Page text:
First Case of Polio is Confirmed in Metro Manila
When the Department of Health (DOH) recorded two cases of polio back in September 2019, it immediately declared a national outbreak. That’s how serious polio is. Since then, there have been six more cases in Mindanao, and one in Laguna.
Then, on January 16, the DOH confirmed four more cases of polio, all afflicting children: two boys aged two and three from Maguindanao, a two-year-old boy from Sultan Kudarat, and a three-year-old boy from Quezon City, according to a report by Rappler. Samples of sewage water in Metro Manila tested positive for poliovirus types 1 or 2.
According to the DOH in October 2019, it had completed 95.4 percent of initial vaccination rounds of children aged 5 and below. With four new cases, and one being in the densely populated Metro Manila, the health department is urging families to participate in the catchup vaccinations.
Polio spreads more easily in densely populated areas with poor sanitation, which is why there is significant concern for informal settlers in Metro Manila.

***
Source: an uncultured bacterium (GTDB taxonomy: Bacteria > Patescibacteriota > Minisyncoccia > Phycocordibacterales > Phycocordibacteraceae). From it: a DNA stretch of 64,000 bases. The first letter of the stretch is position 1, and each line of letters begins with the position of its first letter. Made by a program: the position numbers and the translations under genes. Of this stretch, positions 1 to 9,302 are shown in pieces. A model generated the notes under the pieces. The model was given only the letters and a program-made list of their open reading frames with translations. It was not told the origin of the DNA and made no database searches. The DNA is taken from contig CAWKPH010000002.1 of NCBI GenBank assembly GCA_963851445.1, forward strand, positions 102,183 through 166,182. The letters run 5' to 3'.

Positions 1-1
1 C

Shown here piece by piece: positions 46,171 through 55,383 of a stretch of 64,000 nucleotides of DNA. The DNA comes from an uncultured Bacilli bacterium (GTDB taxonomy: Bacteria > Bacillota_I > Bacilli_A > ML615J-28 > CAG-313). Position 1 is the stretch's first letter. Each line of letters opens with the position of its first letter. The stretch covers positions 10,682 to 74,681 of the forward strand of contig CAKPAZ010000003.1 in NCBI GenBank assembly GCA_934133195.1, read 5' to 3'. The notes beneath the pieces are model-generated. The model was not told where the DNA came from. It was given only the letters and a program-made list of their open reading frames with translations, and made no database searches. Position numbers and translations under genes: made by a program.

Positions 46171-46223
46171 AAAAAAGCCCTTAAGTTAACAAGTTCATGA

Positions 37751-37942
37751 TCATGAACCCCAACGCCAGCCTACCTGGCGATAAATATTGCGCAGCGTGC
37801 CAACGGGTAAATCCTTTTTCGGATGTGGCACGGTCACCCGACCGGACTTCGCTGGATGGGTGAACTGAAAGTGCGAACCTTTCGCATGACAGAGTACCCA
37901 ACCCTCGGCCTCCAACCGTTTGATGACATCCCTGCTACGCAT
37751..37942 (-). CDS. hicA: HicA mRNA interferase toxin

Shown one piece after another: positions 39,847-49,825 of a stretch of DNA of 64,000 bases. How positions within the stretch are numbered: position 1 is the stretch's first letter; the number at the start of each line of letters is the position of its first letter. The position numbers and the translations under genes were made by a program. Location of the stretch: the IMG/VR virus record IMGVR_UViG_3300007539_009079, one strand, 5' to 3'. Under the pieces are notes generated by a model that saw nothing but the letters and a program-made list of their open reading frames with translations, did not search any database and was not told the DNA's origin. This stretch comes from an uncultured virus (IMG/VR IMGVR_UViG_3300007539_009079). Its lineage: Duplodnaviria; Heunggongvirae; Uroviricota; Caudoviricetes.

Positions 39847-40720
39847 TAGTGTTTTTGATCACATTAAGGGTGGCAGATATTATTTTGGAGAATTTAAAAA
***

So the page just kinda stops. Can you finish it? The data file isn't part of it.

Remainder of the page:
What is polio?
Poliomyelitis or polio is a highly contagious disease caused by poliovirus. The virus invades the nervous system by way of contact with feces. Poliovirus in feces enters the body through the mouth and is retransmitted through the infected person’s feces.
Symptoms of polio include fever, diarrhea, vomiting, muscle pain, stiff neck, asymmetric ascending paralysis, and weakness of extremities. It can lead to permanent paralysis and death.
Since polio is transmitted through physical contact with feces, it is highly advised to wash your hands regularly, particularly before meals, and after using the toilet. Children are highly susceptible to the disease, which is why vaccination is imperative.